In comparison with global equities, SA equity valuations (as measured by the 12-month forward Price/Earnings ratio of the FTSE/JSE Capped SWIX Index) were trading at 9.6X at the end of June, broadly reflecting depressed earnings expectations and low share prices. Investors are pessimistic about the country’s growth prospects, and therefore equally bearish around company earnings growth, particularly for the SA-centric companies. The causes for this are well-known, among the most important being the intensive loadshedding, high interest rates, low business investment levels, and elevated geopolitical risks.  

    However, we believe this presents real opportunities for careful investors. As market valuations currently stand, our analysis shows that current market pricing is implying SA equities have a prospective real return of 9.4% p.a. over the next five years, compared to global equities at 5.9% p.a. and US equities at only 5.0% p.a.. This is well above the local market’s long-term fair value of around 7.0% p.a..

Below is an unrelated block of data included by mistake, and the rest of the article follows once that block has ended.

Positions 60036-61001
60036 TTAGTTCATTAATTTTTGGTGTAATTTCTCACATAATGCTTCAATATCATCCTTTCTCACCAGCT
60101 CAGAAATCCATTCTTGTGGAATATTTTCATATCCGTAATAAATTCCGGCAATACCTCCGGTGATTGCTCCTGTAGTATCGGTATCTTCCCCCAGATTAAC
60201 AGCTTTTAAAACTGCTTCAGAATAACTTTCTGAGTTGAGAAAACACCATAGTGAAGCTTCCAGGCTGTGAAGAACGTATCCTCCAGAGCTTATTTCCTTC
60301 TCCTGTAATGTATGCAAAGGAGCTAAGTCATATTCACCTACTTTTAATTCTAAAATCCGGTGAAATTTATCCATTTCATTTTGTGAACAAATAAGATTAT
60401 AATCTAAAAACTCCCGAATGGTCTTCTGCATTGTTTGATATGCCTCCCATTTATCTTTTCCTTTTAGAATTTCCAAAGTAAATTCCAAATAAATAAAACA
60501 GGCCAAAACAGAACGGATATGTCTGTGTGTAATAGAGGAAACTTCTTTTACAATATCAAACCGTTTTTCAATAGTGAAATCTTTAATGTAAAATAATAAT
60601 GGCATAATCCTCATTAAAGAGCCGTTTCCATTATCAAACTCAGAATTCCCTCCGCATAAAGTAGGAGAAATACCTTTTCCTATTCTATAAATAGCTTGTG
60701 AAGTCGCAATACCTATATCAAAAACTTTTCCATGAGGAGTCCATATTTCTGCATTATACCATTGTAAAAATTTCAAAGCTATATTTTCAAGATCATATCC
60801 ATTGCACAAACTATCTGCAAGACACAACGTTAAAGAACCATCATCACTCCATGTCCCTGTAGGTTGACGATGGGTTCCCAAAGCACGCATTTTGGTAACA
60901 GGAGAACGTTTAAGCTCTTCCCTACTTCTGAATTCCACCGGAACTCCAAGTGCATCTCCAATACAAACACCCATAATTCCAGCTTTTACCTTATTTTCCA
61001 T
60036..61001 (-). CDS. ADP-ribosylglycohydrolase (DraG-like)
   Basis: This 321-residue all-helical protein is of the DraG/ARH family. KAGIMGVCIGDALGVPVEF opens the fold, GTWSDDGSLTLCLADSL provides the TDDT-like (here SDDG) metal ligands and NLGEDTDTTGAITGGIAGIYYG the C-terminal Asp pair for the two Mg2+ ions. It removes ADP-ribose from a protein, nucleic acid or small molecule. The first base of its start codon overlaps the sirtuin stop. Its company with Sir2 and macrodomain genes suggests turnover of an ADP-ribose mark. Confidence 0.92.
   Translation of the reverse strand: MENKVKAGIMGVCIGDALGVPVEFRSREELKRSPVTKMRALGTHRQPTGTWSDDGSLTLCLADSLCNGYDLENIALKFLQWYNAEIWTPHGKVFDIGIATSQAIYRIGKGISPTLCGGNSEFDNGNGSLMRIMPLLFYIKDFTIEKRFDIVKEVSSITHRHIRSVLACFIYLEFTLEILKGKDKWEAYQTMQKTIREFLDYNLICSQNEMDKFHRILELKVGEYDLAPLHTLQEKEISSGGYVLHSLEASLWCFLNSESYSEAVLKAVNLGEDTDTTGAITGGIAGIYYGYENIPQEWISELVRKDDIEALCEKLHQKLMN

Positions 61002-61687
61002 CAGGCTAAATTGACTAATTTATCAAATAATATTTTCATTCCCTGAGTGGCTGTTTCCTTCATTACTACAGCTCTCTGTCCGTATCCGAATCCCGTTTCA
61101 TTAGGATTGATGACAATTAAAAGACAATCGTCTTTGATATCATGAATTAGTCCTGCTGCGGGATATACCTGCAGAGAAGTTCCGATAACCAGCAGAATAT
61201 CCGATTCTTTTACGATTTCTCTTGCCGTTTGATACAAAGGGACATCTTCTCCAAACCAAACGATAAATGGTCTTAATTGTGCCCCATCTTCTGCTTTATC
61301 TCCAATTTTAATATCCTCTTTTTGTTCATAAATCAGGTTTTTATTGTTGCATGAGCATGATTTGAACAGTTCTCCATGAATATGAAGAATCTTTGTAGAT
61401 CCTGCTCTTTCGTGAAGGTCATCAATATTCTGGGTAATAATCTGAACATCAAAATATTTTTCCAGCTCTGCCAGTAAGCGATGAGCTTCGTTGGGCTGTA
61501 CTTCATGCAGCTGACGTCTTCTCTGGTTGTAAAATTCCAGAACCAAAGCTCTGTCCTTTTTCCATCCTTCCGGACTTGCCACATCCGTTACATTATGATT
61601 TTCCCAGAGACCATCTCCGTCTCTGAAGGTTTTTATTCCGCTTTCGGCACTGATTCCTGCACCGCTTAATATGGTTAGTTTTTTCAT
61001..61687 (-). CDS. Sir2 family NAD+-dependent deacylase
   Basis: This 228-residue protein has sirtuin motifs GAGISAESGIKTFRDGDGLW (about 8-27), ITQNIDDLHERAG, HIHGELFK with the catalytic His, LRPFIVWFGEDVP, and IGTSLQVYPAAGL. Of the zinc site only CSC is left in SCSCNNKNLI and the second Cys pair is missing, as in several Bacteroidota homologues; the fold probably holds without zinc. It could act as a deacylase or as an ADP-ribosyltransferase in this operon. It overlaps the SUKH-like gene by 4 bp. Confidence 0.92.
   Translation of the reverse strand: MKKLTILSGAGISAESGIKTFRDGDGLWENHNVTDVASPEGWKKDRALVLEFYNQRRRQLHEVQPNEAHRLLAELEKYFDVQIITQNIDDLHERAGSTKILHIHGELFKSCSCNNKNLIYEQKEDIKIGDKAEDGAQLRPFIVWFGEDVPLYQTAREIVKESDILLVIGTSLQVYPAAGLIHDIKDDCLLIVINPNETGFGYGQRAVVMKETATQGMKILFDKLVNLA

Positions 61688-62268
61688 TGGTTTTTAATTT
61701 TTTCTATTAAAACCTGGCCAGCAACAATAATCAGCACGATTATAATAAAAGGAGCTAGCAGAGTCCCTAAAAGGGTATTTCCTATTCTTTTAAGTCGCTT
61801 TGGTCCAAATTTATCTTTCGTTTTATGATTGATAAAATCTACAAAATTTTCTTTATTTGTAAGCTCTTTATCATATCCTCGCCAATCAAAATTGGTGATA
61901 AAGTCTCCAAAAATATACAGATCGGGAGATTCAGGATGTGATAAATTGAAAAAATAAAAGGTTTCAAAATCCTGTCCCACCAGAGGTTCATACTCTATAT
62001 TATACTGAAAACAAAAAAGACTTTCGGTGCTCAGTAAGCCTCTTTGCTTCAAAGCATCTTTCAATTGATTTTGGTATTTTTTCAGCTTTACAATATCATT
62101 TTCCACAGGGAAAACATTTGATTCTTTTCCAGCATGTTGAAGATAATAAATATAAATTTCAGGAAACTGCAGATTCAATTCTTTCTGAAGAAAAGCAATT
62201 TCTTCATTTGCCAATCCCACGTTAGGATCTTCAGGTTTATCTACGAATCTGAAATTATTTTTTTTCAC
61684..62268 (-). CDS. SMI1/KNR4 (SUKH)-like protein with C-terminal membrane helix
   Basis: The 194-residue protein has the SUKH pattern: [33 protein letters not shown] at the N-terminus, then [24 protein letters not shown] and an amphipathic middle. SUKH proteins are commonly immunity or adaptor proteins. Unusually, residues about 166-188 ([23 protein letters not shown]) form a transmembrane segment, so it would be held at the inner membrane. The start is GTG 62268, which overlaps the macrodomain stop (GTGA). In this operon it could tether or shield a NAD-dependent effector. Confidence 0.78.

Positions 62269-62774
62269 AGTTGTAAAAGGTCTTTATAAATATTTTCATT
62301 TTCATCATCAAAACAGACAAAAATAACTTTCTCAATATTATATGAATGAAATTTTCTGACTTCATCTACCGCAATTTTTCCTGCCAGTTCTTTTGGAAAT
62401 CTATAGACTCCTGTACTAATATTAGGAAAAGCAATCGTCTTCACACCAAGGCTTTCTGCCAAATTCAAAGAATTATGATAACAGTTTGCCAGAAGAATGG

Excellent potential returns at cheap valuations

    In our view, there have been some excellent opportunities to pick up high-quality companies at cheap valuations. There are those that benefit from a weaker rand by becoming more competitive, like exporters, and those who can take advantage of higher interest rates, like banks. Additionally, companies with healthy balance sheets, little debt, and/or strong cash flows can still invest for future growth and gain an advantage over their peers. These are the types of companies that should perform well going forward – and we have invested in many at valuations that should more than compensate shareholders for the risks involved, as well as being cheaper than many of those to be found overseas.

    Our portfolios include a well-considered mix of rand-hedge, “SA Inc”, defensive and attractive shares, with some of our preferred shares being BAT, Richemont, MTN, Textainer, Glencore, Reinet, Naspers/Prosus, and a collective overweight exposure to SA banks like Standard Bank, Absa and Investec.

    Looking ahead, there are some factors that can provide tailwinds to the SA equity market, including falling inflation, a shift to expansionary monetary policy/interest rate cuts both globally and locally, private sector contributions to new sources of power supply and improving infrastructure, and the government’s acknowledgement of the urgent need to improve its service delivery.

    Global bonds vs SA bonds